Posted by admin
| July 30th, 2007 | Filed under Design
, Environmental Change
I just received word from some friends of ours in The Netherlands about The Green Challenge. The Dutch Postcode Lottery and PICNIC initiated the Challenge. They’re awarding E 500.000 ($684,650 at the time of writing) for the best product or service that will reduce greenhouse gas emissions. As they say, “It’s time to break free from our traditional approaches to solving the environmental issue. Sweat your creative brain and use all your expertise to find a tangible, real means of introducing a new green movement in our society.” Submissions have to be received by August 30. Three to five finalists will be invited to Amsterdam to present their ideas publicly on September 29th at PICNIC’07, the leading European event for cross-media creativity and innovation.
Posted by hal
| July 25th, 2007 | Filed under Who We Are
It’s a pieced together cruiser; a hold over from my former life at the beach. It’s not much to look at, but it’s like riding a La-Z-Boy recliner. I put the fender on when I moved to Portland, ’cause it rains here sometimes.
It has become the go-to bike for the design studio. A collective bike for a collective of folks, getting pedal time whenever an errand must be run, or someone just needs to get out and glide around for awhile. Like right now….
Posted by Rick
| July 23rd, 2007 | Filed under Outdoor Sport
, Personal Reflection
Nothing like trunkin’ it.
Just you, your board, a pair of shorts, the ocean.
After spending a whole year wearing rubber from head to toe,
A slimy, smelly, 20-pound petroleum barrier between you and nature,
There’s nothing like the feeling of wax against your belly,
Spray on your ankles,
The sun on your back,
A gust of wind rushing by
When you drop down the face.
Even the most bone-bending wipeouts feel better
When you can feel them completely.
- Somewhere in Nicaragua, July 19, 2007
Our friend Dee Williams is an exceptional person. We first told the story of her “radical” choice to build and live in an 84 square foot house via a video (check it out above). We then put the video on Yahoo, where one of the editors liked Dee’s story enough to put it on Yahoo’s home page (for a mere six hours). Which was all it took for over 483,000 people to view it there.
But good stories have legs. Good stories are sustainable because they strike a deeper chord and carry meaning. So, one thing naturally led to the next. A few weeks ago The Olympian did a story on Dee. That led to a television piece on KOMO-TV Seattle and another on King 5-TV Seattle. Then, Good Morning America called. This morning Dee was interviewed on national TV about her commitment to her “dream house.”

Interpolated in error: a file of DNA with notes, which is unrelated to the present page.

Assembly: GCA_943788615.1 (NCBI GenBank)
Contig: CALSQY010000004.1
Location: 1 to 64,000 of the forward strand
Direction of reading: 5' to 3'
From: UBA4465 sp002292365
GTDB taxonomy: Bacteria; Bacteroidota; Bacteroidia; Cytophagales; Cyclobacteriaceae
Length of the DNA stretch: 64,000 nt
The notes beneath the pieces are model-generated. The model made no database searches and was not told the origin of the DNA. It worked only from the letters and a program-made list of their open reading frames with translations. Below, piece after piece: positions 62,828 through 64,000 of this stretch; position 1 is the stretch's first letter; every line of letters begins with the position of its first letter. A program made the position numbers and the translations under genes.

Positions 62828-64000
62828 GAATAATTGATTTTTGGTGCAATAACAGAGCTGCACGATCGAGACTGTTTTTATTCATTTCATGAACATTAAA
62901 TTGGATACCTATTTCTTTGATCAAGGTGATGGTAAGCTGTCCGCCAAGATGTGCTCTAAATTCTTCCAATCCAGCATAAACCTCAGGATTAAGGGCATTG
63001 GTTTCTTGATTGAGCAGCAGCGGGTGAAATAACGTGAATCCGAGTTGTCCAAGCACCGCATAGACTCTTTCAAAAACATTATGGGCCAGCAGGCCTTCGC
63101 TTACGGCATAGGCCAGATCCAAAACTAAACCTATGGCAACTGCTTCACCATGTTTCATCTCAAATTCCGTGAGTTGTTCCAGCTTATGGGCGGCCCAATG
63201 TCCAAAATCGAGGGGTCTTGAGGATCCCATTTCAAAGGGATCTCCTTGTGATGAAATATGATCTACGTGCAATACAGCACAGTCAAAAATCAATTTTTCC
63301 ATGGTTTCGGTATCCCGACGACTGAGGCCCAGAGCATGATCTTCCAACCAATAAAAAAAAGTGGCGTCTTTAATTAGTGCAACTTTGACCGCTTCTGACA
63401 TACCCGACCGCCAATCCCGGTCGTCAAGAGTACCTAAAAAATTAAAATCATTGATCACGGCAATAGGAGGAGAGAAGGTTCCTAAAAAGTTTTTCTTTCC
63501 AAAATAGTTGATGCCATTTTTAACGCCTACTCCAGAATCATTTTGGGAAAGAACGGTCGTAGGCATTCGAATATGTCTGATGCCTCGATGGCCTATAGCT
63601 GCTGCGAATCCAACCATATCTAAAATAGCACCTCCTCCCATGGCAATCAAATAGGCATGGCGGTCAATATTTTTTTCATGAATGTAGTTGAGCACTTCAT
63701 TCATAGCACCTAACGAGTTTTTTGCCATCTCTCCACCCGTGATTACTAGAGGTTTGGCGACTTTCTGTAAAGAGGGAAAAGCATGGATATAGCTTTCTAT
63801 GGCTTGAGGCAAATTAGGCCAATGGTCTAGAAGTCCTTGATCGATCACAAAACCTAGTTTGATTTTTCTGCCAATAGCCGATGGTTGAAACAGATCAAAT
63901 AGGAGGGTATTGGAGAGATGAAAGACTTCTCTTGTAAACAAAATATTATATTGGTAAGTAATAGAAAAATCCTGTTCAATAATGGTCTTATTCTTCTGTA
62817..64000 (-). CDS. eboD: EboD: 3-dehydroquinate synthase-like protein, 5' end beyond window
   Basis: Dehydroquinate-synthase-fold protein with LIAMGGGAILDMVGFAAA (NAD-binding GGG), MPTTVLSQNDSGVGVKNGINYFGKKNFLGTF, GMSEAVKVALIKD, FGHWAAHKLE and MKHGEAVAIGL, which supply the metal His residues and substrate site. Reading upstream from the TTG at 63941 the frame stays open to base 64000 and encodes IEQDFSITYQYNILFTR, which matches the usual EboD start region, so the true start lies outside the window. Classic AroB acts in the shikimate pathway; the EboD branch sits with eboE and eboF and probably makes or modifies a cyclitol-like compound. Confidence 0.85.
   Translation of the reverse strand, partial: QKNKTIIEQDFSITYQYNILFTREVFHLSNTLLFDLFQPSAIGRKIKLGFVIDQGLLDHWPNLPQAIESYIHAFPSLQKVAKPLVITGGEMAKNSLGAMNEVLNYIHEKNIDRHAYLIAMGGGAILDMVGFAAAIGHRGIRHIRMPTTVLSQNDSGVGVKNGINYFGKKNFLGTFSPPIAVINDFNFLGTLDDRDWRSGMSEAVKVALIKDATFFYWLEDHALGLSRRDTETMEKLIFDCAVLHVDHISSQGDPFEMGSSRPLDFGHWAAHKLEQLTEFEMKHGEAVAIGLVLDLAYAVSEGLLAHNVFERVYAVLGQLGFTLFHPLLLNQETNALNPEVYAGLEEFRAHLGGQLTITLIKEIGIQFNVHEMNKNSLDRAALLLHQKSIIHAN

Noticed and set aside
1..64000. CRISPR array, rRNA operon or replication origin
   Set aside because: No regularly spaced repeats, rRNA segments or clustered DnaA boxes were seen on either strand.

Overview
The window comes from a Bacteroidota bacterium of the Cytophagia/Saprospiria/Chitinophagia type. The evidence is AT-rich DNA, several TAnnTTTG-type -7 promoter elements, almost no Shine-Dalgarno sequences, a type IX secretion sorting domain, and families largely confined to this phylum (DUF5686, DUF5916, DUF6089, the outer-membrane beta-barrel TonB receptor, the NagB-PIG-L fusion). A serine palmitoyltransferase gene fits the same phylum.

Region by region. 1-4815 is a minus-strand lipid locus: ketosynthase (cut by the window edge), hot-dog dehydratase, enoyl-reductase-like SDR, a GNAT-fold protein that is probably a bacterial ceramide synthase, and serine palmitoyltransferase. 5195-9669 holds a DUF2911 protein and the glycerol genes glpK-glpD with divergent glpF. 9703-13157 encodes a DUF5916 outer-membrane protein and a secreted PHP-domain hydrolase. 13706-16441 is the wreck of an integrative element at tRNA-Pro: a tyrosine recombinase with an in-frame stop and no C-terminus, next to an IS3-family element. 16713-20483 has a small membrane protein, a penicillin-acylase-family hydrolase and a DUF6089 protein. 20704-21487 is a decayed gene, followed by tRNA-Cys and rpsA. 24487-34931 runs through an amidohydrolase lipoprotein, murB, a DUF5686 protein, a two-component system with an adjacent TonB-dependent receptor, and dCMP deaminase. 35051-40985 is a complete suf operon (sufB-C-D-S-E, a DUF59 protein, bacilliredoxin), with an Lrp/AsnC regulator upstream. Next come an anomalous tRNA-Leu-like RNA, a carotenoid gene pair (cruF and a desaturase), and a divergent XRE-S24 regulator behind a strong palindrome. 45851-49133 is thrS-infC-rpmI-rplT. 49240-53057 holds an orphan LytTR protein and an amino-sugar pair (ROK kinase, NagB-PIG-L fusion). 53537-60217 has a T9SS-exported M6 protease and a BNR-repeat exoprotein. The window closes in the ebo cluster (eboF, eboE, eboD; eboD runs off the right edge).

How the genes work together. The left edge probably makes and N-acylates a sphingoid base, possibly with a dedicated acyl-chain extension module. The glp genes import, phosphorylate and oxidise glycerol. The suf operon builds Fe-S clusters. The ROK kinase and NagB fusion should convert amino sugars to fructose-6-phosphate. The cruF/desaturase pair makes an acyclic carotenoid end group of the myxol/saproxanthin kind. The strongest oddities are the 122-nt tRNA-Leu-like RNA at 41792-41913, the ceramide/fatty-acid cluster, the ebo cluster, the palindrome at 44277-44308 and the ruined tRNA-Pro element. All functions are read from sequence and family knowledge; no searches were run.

This phenomenon reflects both the nature of media in the digital age, and the ability of authentic stories to challenge traditional paradigms in a provocatively constructive way. Nice work Dee! We all think you are exceptional, and we have huge respect for your integrity!
Posted by admin
| July 17th, 2007 | Filed under Positive Change
In an earlier post I wrote about Carlo Petrini, the founder of the Slow Food Movement who has been an inspiration to many people worldwide. As I reflected on his thinking I thought it would be fun to talk with my friend Susan Grant who has put into practice much of what Petrini advocated at La Petraia, her agriturismo (the meeting ground of agriculture and tourism) located in the Chianti Classico region of Tuscany. Susan is an entrepreneur, accomplished chef, author, wife of my friend Michael, organic farmer and a source of inspiration. What follows is a recent email exchange that I had with her:
Susan, it’s a long way from the life of a software entrepreneur in Toronto to your current life at La Petraia in Tuscany. What inspired that transition?
It’s not so far away. Same guiding principles: To create a quality product, targeting a small, niche market. Using resources that are sustainable. In the case of Alias those resources were intellectual. With Petraia they are natural. The inspiration is the same: a desire to create something of quality. The life is not that different. We are very busy here, often stressed by the demands of running a property like this. It’s not a lark. We are often overwhelmed by the magnitude of what we have taken on, the responsibilities and the commitment it demands. Those are all familiar feelings. But it is also — like running a software business was — exciting because it feels like we are on the cutting edge.
Your question is one I think Carlo Petrini answered best, a quote of his I included in the Preface to “Piano“:
… Returning to agricultural activity is not a pipedream of nostalgic traditionalists and it doesn’t mean striving to restore a world which has disappeared. On the contrary, it is a very modern thing to do, since it produces wealth in a sustainable way …
Read More »
Recently, I wrote about my friend and former Outward Bound colleague Paul Landry and his recent expedition to the Point Of Inaccessibility in Antarctica. We then featured a fuller story about Paul’s life as a polar explorer in The Collective section of our website. Paul has journeyed to the South Pole three times, the North Pole four times, traversed the Greenland Ice Cap and circumnavigated Baffin Island by dog team. Paul’s former partner Matty McNair was also a colleague at Outward Bound. She shares Paul’s passion for polar exploration having been to the North Pole twice, the South Pole twice, traversed Ellesmere Island and circumnavigated Baffin Island by dog team.
And then there are their two kids, Eric, 22, and Sarah, 21. In 2003 they participated in the Greenland Kites On Ice Expedition. In 2004 they completed a 2000 km kiting expedition from Hercules Inlet to the South Pole and back. Shortly thereafter they returned to Greenland to set the world record for the fastest ice Cap crossing at seven days.
A few days ago they completed the Pittarak Expedition, an unsupported south to north crossing of the Greenland ice cap, a 2300 km journey using kites and skis. Their close friend Curtis Jones joined Eric and Sarah on the expedition. I spoke with them just as they completed the trip.